In April 2010 an offshore oil spill discharged over 4.9 millions barrels of oil into the Gulf of Mexico. Known as the Deepwater Horizon incident it was one of the most deadly environmental disasters in history polluting over 180,000 km2 of ocean and almost 2,000 km of beaches from Texas to Florida.
Tens of thousands of seabirds and animals were killed, tens of thousands of volunteers and paid experts spent months attempting to clean up the oil from beaches and wetlands. Fish started dying, the seafloor under the oil slick was heavily contaminated, baby dolphins were found to die and 5 times the normal level and experts predicted that the spill cost the fishing and tourism industries close to $30 billion dollars.
Couldn’t happen here… could it?
The Surf Coast’s pristine beaches including Lorne, Fairhaven and Bells Beach are at risk of a serious oil spill if plans to develop a deep-water oil field in the Great Australian Bight go ahead.
Norwegian energy company Equinor have plans to begin exploratory drilling in an area 327km off the coast of Ceduna, South Australia in waters up to 3000m deep. Their current permit for lease EPP39 requires them to drill before October 30, 2019 and they have stated their intention to drill in 2019.
The permit for EPP39 was previously owned by BP, who abandoned plans to drill in the Bight in October 2016 after their Environment Plan was rejected three times by industry regulator NOPSEMA.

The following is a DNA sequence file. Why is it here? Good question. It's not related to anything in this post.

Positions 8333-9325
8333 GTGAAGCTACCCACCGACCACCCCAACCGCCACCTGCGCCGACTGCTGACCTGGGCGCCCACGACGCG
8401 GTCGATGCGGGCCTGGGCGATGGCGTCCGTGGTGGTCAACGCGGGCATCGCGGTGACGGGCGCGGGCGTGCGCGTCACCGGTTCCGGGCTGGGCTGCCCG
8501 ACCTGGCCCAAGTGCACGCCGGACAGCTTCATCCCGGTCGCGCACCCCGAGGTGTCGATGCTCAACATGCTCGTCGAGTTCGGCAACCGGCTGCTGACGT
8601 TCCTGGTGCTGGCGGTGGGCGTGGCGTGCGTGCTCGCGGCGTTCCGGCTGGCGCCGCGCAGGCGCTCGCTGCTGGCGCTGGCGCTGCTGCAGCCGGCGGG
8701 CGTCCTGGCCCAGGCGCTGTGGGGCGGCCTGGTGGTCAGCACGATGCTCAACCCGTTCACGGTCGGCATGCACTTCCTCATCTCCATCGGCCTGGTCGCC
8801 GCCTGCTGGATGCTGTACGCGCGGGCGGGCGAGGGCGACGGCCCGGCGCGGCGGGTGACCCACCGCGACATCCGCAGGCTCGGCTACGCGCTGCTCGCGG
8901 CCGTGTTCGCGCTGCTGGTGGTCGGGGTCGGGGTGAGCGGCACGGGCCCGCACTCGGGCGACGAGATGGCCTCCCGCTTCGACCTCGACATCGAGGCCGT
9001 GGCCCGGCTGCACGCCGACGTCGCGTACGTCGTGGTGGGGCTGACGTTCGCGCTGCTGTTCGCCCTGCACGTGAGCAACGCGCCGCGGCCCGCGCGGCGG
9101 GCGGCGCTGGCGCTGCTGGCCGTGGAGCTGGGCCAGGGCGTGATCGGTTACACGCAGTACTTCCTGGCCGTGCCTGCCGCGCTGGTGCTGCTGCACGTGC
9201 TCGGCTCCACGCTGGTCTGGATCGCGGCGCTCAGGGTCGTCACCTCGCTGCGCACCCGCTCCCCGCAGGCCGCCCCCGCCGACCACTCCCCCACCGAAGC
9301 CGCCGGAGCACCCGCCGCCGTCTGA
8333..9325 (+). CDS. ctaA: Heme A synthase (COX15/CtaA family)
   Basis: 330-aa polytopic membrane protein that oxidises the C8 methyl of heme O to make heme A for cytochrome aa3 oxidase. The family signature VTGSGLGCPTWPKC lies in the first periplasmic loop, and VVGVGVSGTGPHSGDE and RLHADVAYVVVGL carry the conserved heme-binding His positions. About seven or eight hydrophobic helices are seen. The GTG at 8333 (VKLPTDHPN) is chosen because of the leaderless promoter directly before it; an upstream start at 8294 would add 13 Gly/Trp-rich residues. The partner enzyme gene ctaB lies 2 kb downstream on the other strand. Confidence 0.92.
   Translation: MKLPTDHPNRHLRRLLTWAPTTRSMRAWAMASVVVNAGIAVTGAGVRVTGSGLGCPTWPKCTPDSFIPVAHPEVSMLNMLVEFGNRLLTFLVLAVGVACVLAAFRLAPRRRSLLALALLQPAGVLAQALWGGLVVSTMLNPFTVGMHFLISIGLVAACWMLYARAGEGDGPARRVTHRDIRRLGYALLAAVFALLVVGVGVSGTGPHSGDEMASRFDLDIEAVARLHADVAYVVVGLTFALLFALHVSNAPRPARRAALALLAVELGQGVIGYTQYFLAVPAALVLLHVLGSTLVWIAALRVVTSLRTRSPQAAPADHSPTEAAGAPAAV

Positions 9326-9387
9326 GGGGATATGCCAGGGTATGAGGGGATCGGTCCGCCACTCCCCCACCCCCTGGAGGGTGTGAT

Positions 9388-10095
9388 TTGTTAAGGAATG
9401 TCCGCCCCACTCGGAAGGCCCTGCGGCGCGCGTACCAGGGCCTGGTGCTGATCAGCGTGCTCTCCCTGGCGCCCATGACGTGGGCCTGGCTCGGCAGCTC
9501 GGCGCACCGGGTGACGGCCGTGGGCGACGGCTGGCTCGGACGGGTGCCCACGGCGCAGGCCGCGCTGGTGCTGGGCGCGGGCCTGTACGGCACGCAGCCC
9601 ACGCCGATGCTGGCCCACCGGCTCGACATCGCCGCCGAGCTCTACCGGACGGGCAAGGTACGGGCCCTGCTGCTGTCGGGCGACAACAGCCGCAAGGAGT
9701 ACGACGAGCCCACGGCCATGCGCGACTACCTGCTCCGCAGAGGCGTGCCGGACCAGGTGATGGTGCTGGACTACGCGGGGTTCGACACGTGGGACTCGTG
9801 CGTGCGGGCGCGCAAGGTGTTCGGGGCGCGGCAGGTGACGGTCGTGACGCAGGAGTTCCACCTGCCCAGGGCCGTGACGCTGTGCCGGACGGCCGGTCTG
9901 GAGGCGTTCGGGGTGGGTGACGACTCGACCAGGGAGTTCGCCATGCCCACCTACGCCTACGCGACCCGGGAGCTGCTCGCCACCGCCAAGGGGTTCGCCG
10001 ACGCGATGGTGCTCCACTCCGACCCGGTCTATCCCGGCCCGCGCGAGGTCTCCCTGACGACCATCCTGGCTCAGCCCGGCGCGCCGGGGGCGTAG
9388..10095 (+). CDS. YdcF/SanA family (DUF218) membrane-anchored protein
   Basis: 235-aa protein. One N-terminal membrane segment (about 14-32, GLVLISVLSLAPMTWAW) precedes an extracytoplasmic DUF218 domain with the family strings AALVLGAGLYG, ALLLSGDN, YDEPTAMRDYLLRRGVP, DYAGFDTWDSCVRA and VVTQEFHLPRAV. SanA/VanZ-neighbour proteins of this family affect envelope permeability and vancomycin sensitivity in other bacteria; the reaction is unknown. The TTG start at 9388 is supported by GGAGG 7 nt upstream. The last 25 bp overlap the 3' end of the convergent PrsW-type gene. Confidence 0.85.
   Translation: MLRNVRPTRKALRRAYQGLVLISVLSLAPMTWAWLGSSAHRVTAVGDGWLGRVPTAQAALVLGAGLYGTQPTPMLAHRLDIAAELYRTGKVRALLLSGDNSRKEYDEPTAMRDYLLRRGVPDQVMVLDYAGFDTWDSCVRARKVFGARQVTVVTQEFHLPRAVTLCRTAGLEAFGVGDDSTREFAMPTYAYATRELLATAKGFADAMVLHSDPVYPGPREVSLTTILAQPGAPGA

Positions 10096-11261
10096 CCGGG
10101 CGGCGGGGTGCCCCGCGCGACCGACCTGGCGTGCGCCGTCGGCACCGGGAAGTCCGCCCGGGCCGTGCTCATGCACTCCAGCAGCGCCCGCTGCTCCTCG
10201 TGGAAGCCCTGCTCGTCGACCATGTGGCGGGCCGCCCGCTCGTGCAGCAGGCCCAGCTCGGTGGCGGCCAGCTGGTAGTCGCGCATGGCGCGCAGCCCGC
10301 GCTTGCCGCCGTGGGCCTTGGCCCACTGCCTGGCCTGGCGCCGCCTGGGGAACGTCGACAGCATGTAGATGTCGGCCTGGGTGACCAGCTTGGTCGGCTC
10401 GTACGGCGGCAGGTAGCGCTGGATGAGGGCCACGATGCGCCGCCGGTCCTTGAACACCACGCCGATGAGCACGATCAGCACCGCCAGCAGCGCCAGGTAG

BP’s oil spill modelling, which formed part of their submission, showed a potential oil spill would cover most of the southern coastline of Australia spreading black oil from South Australia to Victoria including the entire length of the Surf Coast and the Great Ocean Road.
Surfers are up in arms at the thought that some of the best beaches in the world from Ceduna to Bells Beach could be covered in black balls of slimy oil.
Local environmental and lobby groups including Surfrider Foundation Surf Coast and Greater Torquay Alliance are working to lobby the Federal Government to call for a moratorium on all oil exploration in the Great Australian Bight. With a Federal Election coming up soon now is the time to ask our politicians what they will do to protect the Great Australian Bight and the beaches along the Great Ocean road, they’re marine life and pristine beaches.
Written by John Foss